8 Haunted Tourist Spots in the Philippines that Will Send Chills Down Your Spine

8 Haunted Tourist Spots in the Philippines that Will Send Chills Down Your Spine

Visit these haunted tourist spots in the Philippines at your own risk.

I used to love horror stories and urban legends shared by my grandma when I was a kid. Kapre (a tree giant that smokes tobacco), tikbalang (half-horse, half human), aswang (vampire-like witch), manananggal (a blood-sucking witch who can detach half of its body), white lady, forest nymph — name all those scary mythical creatures usually featured on local television when November is approaching and I will never be afraid.


I experienced an eerie, hair-raising, inexplicable incident inside my dorm at Teacher’s Camp in Baguio City when I participated in a national conference back in grade school. I honestly had no idea that Teacher’s Camp is considered by many as one of the most haunted places in the country. Okay, no more details. Reminiscing my experience still sends chills down my spine. I’m not trying to scare you and I’m not trying to prove anything. But beware, you might just have the same unforgettable spine-chilling experience at these tourist spots in the Philippines.

1. Philippine Military Academy

haunted tourist spots in the philippinesImage credit: Shubert Ciencia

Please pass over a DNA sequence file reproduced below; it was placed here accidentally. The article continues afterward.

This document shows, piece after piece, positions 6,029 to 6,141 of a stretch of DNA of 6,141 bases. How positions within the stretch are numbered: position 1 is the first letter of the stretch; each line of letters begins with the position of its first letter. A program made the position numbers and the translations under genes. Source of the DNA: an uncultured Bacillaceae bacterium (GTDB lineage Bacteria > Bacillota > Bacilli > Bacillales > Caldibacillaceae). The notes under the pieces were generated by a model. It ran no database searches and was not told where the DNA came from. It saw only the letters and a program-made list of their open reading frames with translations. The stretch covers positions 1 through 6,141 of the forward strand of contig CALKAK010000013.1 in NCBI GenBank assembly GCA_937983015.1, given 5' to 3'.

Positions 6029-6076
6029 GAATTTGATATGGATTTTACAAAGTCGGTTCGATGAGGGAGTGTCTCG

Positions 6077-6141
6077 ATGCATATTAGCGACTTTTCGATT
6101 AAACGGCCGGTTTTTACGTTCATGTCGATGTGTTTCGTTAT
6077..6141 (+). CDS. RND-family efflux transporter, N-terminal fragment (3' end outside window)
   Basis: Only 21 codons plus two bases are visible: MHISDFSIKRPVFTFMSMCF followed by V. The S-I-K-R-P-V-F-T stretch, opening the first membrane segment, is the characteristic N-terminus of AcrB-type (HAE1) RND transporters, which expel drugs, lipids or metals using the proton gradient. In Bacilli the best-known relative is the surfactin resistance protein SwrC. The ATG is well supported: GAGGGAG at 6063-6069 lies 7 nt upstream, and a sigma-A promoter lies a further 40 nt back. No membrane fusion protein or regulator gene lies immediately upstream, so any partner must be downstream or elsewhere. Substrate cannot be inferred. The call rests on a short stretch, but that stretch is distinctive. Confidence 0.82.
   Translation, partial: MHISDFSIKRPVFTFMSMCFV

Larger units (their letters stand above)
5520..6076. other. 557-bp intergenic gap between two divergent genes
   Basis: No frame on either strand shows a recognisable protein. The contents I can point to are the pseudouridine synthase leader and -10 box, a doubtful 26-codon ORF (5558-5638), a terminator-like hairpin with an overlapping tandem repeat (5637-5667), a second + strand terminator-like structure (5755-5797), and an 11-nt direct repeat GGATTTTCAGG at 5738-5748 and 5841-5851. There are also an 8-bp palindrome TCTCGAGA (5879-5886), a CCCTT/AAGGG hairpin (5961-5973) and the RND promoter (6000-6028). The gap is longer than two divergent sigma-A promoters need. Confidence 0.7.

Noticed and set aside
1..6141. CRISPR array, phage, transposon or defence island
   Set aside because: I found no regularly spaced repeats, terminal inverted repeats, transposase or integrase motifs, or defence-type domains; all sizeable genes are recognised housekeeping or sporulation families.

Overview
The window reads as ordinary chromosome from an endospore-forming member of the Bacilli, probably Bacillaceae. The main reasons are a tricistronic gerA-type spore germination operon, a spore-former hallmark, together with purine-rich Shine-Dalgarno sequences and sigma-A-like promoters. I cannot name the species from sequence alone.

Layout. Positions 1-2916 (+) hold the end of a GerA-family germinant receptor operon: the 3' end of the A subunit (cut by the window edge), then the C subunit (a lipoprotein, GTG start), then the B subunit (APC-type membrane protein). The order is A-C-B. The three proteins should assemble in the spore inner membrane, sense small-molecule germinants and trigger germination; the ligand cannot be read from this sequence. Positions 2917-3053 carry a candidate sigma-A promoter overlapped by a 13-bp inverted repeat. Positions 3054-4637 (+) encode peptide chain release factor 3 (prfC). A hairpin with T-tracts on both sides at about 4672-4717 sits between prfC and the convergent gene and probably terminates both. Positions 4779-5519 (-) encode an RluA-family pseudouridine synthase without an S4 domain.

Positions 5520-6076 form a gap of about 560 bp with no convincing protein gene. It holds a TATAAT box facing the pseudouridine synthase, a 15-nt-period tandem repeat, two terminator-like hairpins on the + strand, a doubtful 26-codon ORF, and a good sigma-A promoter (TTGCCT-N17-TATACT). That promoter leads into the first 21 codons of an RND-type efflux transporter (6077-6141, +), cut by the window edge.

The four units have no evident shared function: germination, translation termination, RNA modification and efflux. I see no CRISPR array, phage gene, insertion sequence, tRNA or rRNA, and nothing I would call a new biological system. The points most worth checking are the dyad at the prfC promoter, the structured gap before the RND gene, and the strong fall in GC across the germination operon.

The Philippine Military Academy (PMA) is not really a tourist spot, but consider entering the premises of the military school to breathe fresh air and enjoy nature, and if you’re lucky, you might witness a platoon marching on its parade grounds.

With such a relaxing environment, you wouldn’t expect the place to be haunted. Rumour has it that when it’s late at night, a platoon can still be heard doing their drills. A white lady, a ghost of a cadet and a priest who was beheaded during the Japanese occupation are also believed to be lurking around the vicinity.

2. Mt. Makiling, Los Baños

Image credit: jaya

Mt. Makiling is one of the best hiking destinations in the Philippines not only because of its exciting hiking trail with flat rocks, mud springs and exotic flora and fauna, but also because it is believed to be enchanted by a diwata or forest nymph named Maria Makiling who punishes those who try to destroy the forest.

3. Mt. Cristobal, Quezon

Image credit: Ervin Malicdem

While Mt. Banahaw is considered a holy mountain, Mt. Cristobal is the exact opposite. It has been called the “Devil’s Mountain” because of the horror stories and urban legend associated with it. It is said that a couple who hiked the mountain were lost and never found, and their spirits continue to haunt hikers and mountaineers.

4. Fort Santiago, Intramuros, Manila

Image credit: Shubert Ciencia

Fort Santiago in the walled city of Intramuros is a great place to learn about our rich history but what come along with it are the stories of tragedy and suffering. The Philippine national hero Dr. Jose Rizal was imprisoned in Fort Santiago before his execution in Luneta in 1896, and many soldiers and prisoners died in this defense fortress during the Spanish colonial era and the Japanese occupation. When night comes, screams and cries of tortured victims are said to be heard while ghosts of soldiers in old uniforms still patrol the area.